19 Jul 2020
Another good reason to begin documenting your Theory of The Program: it’s a way to combat the death of the author. If you have explicitly written down the intentions of some software, and what it assumed, then others cannot add assumptions onto you in the future. You are also forced into honesty about what you initially considered and how you perceived the world. (From reading ferd.ca’s thoughts on language and inclusiveness)
Recently, I was reading Marc Booker’s post about the need for documentation outside of the codebase.
A thoughtful comment on the post led me to Peter Naur’s paper on Programming as Theory Building, which I recommend reading.
In it, Naur argues that the act of programming is not a practice of writing code but the work of creating a theory of the problem at hand and a theory of the system to address it.
As a team exercise, we practiced documenting our theories of the OfficeLuv system and found it very rewarding.
14 Jun 2020
It is not enough to simply architect a system or solution. You must create a story, a path through it, from your current state to multiple end states. If you simply present a picture of end state, members do not know what to do to contribute. The path and the narrative is the actual useful solution. Architecture or solution alone is an empty vessel.
31 May 2020
Listening to win vs. listening to fix vs. listening to learn. The default position for engineers and executives is listening to fix. You’re employed to move things forward and solve problems. Sales’ default position is listening to win - to convert the sale, listening to sell. But good product work requires listening to learn. You can fix it later, iteratively, but first you need to soak it in with no idea on how to fix it. (While listening to Jennifer Garvey Berger.)
31 May 2020
Code performance, reliability, security, cleanliness. These things are not achieved through big sweeps and special efforts. They are only really possible by baking the practices into every day and each decision. You can’t focus on fixing them for a week. You need to invest in them slowly, constantly, over the life of the project. (Thoughts after reading about why NetNewsWire is fast, listening to a code audit webinar, and thinking about how we’ve done so much with 2 engineers at OfficeLuv.)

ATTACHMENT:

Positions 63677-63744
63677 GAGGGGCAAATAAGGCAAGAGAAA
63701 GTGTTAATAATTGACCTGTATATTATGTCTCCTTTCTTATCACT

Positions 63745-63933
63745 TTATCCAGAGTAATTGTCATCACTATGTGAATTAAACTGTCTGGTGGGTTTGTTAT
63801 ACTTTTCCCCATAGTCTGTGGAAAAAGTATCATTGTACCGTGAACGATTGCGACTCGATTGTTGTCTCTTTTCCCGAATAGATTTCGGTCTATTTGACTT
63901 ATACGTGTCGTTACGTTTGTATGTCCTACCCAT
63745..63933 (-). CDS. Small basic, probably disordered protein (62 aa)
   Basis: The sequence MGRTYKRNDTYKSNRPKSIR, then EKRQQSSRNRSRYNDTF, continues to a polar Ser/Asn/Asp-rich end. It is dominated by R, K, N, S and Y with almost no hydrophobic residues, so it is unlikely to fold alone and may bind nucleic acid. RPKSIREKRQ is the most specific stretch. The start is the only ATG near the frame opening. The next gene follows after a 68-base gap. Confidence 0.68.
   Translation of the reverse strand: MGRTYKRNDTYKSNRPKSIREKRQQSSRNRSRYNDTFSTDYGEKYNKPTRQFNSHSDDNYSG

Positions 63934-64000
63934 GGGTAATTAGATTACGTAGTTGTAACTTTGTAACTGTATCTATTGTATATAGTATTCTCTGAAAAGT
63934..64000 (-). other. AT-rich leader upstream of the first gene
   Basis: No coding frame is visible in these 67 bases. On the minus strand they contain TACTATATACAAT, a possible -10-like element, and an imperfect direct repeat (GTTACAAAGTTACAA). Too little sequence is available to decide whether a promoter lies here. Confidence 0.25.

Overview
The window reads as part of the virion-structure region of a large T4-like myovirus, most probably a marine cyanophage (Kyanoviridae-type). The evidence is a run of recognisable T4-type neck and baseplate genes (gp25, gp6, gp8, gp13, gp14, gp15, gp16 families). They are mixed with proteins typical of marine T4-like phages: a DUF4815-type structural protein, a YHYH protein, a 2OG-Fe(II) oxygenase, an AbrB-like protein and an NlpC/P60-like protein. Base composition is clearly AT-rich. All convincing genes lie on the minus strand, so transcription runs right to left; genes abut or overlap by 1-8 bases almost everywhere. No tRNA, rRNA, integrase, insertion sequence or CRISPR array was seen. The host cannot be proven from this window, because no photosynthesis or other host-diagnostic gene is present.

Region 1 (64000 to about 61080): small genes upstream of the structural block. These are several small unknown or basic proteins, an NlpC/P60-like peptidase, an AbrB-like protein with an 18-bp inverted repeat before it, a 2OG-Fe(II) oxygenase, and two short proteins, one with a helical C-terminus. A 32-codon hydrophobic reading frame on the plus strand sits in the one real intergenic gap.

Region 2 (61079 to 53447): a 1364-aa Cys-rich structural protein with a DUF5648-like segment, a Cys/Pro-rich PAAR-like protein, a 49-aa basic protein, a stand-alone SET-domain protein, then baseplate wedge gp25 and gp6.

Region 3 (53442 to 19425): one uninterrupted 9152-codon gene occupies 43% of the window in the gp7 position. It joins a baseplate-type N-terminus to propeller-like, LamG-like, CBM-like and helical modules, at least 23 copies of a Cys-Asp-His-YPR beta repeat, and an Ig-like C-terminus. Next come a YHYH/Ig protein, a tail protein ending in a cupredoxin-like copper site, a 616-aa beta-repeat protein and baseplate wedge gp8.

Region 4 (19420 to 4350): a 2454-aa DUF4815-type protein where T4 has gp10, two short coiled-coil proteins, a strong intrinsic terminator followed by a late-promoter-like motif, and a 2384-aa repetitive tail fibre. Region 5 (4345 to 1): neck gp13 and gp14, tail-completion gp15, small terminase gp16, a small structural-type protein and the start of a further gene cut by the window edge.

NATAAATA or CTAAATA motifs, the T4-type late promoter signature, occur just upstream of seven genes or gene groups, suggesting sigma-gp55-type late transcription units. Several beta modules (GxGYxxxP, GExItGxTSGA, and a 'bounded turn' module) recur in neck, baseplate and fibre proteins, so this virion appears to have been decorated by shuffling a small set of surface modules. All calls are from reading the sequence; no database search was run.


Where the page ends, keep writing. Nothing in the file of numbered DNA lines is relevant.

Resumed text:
Reading The Making of Prince of Persia journals, by Jordan Mechner, is energizing and stressful. They are the journals of a 20-something year old developer and writer. Every interaction is dramatic or consequential or fraught. Every downbeat or still moment is an existential crisis. I couldn’t read it before bed because it would keep me up at night. I finished reading it this afternoon and I was pacing back and forth during the last hundred pages.
I finished So Many Books (Gabriel Zaid) a couple months ago but the main points have been rattling around my head since then. The book reads like a series of essays, focusing on (in relative order) the habits of book collecting, habits of reading and comprehension, growth of publishing, and the economics of publishing. It’s a short book, makes a dry topic very interesting, and makes arguments relevant in today’s world of self-publishing, blogging, vlogging, and all else.
I was generously gifted Lab Girl by Hope Jahren through Jane Kim in her last week at OfficeLuv. I finished it today, after about a month.
After reading her excerpts from the last few months, I picked up Ellen Ullman’s Life in Code. I finished the collection of essays yesterday.
My brother’s gift to me this Christmas was The Undoing Project, a novel by Michael Lewis on the work done by researchers Daniel Kahneman and Amos Tversky. I read it from December 27 through January 1.
I’ve sent these thoughts & instructions to friends more than once, so I should probably write them down.